Round 1: The Poster Child of Chapel Hill
The sound of the staple gun punctuates the rush of Franklin Street traffic. The blinding midday sun highlights the neon posters overflowing from the messenger bag on the ground. It’s Sunday, and Lee Wray is hard at work.
Wray’s slim frame moves meticulously, without a single stray movement. Beneath gray hair, his gaze fixates on his work. Reach, place, staple. Wray arranges posters advertising concerts and community theater and climate change rallies, until there’s one of each on the bulletin board. He’s all efficiency, which makes sense for someone who has been hanging flyers daily in Chapel Hill, North Carolina, for over five years.
Though he operates solo, Wray belongs to The Poster Guys, a company of four men who offer services across the Triangle area. Wray takes the route adjacent to UNC, where he got his master’s degree in literature.
Matt Barrett, founder of The Poster Guys, says Wray is a brilliant writer. That isn’t what calls Wray to bulletin boards outside bars, churches and classrooms, though.
“In fact he lives for posting,” Barrett said. “If you have seen the way he posts and keeps the boards so neat and organized you realize that he has found his calling in life.”
The business is straightforward: Clients leave their posters and payment at the dropoff location. The Poster Guys pick them up and hang them. Wray starts his route on Sunday morning, but some people miss the Saturday night deadline. Just in case, he doubles back, hanging new posters and making sure the others aren’t covered.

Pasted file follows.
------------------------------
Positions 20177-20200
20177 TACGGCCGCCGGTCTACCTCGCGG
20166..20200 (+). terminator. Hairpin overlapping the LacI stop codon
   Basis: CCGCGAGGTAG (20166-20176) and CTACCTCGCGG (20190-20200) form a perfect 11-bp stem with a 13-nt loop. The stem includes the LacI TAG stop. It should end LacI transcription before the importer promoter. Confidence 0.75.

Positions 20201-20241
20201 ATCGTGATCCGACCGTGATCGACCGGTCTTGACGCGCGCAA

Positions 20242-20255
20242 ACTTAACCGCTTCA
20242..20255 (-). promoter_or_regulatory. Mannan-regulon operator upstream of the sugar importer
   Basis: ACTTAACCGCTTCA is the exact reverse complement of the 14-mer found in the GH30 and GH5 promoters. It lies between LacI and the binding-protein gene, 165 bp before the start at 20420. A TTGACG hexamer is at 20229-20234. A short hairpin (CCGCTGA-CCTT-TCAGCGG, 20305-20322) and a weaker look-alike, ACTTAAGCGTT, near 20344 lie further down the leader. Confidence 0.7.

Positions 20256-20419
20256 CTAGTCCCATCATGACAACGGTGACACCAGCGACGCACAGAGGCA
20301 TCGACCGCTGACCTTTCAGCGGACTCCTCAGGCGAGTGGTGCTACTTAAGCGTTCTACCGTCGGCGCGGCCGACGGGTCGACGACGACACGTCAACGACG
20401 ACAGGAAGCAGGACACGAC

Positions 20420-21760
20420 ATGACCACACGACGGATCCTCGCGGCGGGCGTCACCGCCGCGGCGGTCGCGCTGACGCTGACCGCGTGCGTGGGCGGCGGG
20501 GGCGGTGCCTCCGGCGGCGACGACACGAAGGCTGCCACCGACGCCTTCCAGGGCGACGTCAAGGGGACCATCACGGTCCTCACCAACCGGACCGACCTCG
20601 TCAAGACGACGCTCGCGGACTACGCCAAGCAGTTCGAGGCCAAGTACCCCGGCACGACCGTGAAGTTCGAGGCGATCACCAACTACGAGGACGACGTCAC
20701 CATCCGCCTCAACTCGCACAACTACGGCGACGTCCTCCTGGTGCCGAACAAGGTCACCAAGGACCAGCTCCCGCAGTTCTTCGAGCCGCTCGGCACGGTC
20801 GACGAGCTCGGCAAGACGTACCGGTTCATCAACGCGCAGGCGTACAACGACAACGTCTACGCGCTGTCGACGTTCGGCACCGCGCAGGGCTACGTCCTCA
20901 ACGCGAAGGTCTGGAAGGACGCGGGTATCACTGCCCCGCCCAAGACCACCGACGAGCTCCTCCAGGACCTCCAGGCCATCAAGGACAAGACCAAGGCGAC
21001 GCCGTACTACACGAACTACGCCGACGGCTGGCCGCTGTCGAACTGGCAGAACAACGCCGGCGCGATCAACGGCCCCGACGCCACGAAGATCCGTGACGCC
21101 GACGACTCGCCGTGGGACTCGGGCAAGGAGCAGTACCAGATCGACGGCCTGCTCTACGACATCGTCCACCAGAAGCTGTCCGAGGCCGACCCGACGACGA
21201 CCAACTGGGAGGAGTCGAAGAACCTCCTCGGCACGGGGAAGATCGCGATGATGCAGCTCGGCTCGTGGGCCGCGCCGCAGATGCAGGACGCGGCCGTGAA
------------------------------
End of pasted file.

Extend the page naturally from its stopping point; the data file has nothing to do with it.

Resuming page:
Their website, which is—eccentric, to say the least—boasts they “are in touch with a nation of posterguys” and can get flyers posted on any college campus in America. As of March 18, though, they have shut down non-essential services.
“Because of the Corona-virus we are currently not posting in Durham or Raleigh,” the website states. “If you are in Chapel Hill and you have a ‘poster emergency’ (I don’t even know what that means but maybe a lost pet or person or something) Lee will still be posting outdoor locations.”
Round two: At My Parents’ Kitchen, You Get What You Pay For
Three neat sections of food greet me from the pristine white plate. Each amount to some variation of orange mush.
For his turn making dinner, Dad prepared red lentils, sautéed squash and onions and sweet potatoes.
“This is good,” I tell him. “A plate full of sunshine.”
It’s not the worst thing to eat on a weeknight. Quarantine during the coronavirus pandemic is about getting by. Some people are taking the time to experiment in the kitchen; we’re figuring out what to eat before it spoils.
The lentils are a creamy, dal-like texture that still resist slightly to bite, not too unlike baby food. I credit Dad for the simplicity: Those little legumes have a surprising amount of flavor for something cooked with vegetable broth and “no other seasoning!” as Dad boasted.
The verbal jousting around the dinner table—Dad’s false modesty, Mom’s false praise—lends some much-needed levity to our night. We all know Mom’s the best cook, but during corona, all bets are off.